Tech to propel SA’s entrepreneurs, says Sahib
South Africa lacks a strong entrepreneurial ecosystem but technology can be the catalyst to propel local start-ups to the global stage, says Jamal Sahib, an author and business coach.
In an interview with ITWeb, Sahib, who recently launched his book: “Start with the End in Mind – The 5 Secrets to Life and Business Success”, says future entrepreneurs need to be educated about “mindset”.
He says contrary to popular belief, there is no entrepreneurial ecosystem in the country that encourages and enables growth.
Sahib believes technology plays a critical role in driving entrepreneurship in SA, as it allows start-ups to automate processes, increase the rate of productivity in their businesses, as well as reduce production costs.
“Through technology, we can become more effective and efficient at delivery. This will give us a better chance of competing with other (often global) producers of goods and services in South Africa.”
His assessment comes as SA is in dire need of cultivating entrepreneurship and innovation.
Government recently launched the Small Business and Innovation Fund (SBIF), which is meant to help ambitious start-ups and entrepreneurs to grow quickly.
Small business development minister Khumbudzo Ntshavheni last week announced 100 000 young entrepreneurs will be assisted to grow their businesses with funding from the SBIF.
In broader terms, start-ups in SA are being innovative, particularly in areas such as finance, retail and the food industry, and technology-based approaches and models are being applied across all sectors.
However, Sahib believes more needs to be done and the current government model is unsustainable.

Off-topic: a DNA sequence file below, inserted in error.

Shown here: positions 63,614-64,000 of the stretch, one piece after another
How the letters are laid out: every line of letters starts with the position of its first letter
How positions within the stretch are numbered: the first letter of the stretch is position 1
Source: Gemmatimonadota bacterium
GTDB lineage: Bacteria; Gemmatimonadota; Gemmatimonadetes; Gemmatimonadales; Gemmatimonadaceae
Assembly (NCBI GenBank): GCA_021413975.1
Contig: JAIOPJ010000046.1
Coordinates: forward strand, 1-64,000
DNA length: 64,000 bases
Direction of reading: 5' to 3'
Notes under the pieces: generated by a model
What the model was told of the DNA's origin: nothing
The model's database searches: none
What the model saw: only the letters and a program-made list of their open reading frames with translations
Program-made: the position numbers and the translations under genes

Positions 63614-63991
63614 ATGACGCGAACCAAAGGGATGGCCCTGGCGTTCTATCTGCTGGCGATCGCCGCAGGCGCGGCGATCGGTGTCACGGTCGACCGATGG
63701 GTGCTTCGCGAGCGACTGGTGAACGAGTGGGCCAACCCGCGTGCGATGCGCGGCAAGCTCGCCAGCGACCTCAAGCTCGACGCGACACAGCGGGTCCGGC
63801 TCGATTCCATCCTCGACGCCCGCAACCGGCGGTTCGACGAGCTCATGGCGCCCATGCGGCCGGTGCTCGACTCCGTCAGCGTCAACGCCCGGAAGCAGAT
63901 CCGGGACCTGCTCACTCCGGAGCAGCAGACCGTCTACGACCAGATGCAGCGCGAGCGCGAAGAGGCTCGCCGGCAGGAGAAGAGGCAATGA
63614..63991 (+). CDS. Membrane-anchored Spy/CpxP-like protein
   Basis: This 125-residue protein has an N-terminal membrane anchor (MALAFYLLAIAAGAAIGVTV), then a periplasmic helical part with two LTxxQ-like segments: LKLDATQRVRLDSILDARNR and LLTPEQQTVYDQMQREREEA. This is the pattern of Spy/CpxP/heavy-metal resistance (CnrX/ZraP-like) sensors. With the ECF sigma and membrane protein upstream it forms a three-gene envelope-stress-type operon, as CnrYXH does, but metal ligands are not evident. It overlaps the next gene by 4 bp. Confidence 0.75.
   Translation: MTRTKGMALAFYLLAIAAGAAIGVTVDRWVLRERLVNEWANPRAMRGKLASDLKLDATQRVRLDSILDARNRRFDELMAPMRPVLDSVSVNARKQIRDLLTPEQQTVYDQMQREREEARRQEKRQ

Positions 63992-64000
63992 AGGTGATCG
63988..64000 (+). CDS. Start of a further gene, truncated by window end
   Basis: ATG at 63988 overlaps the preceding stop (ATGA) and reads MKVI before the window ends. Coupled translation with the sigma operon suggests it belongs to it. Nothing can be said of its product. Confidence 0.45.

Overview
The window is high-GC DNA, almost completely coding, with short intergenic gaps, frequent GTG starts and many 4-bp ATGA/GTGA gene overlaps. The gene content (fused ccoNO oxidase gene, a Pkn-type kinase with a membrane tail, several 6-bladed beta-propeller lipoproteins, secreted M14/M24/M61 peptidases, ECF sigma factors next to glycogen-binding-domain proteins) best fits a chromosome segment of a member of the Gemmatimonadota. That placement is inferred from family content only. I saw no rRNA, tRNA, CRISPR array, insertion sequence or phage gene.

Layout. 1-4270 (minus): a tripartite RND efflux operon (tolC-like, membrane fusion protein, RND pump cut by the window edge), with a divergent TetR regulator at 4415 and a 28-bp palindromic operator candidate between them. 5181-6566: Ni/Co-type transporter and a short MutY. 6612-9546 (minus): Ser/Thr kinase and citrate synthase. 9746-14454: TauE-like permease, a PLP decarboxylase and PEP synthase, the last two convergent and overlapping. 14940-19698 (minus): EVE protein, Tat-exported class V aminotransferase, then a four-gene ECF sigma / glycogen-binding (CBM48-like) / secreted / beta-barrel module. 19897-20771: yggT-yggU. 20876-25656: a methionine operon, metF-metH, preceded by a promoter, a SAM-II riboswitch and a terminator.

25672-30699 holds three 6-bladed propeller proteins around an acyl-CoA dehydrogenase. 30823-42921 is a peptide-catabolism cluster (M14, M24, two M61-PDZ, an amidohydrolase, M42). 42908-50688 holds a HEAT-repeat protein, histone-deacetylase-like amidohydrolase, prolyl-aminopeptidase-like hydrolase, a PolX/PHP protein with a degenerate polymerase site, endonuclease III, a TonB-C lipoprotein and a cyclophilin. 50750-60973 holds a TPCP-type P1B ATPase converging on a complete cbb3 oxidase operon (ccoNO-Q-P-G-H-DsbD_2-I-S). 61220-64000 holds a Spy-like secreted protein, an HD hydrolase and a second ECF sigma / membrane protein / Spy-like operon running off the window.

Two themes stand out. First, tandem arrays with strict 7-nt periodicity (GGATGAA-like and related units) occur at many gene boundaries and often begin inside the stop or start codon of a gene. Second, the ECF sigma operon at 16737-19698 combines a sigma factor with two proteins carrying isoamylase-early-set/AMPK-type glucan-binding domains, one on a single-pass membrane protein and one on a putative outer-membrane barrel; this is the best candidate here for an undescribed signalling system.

“An ecosystem is an environment that encourages and enables growth. With soaring unemployment and more than 500 000 jobs lost in 2019, can we really say such an environment exists in South Africa?
“If there was a strong entrepreneurial ecosystem, which allowed small businesses to flourish, then our unemployment rate wouldn’t be as diabolical as it is, because small businesses would be employing more people.”
Sahib explains that entrepreneurs are vital to turning the economy around. As pivotal job creators in any economy, it is crucial the number of entrepreneurs in SA be increased.
“Government’s strategy of creating jobs through the public sector and parastatals, which are funded by tax revenue, is an unsustainable model. It also results in a huge salary burden for government, which weighs down the fiscus,” he says.
Sahib argues that entrepreneurs “turn nothing into something in response to market demand; they are creating a sustainable model, which feeds into, and grows, the local economy.”
He notes there is a natural circle of life when it comes to any ecosystem.
“The large corporations are the equivalent of lions. The small businesses form the grassroots. Government should be the caretaker of this nature reserve. To create a healthy ecosystem, government needs to understand and nurture the underlying environment.”
He says a strong, self-sustaining entrepreneurial ecosystem means empowering entrepreneurs with the skills and infrastructure they need to thrive.
“I think this [abundance thinking] is where the real starting point needs to be. Entrepreneurs must believe nothing is impossible. If entrepreneurs believe that if we can dream it, we can learn about it, then we can plan it, and we can do it, we will do it!”
According to Sahib, abundance thinking posits there are enough resources out there for all.
“When entrepreneurs adopt this thinking, they start to work together and get closer to a naturally functioning ecosystem.
“Instead, government should focus on creating an enabling infrastructure. Firstly, there needs to be electricity. Without power, nothing can be made or processed. Secondly, there must be adequate water. We need water to live, but all industries require this for the manufacturing of resources.”
Additionally, Sahib argues logistics and infrastructure are important to entrepreneurship.
“If there is a good rail system in place, small businesses can transport their goods to the ports and export them to anywhere in the world. Furthermore, a reliable road infrastructure must be in place for goods to move from rural areas to towns, where they can be transported via rail. Inevitably, this will result in the creation of additional jobs in these remote communities.”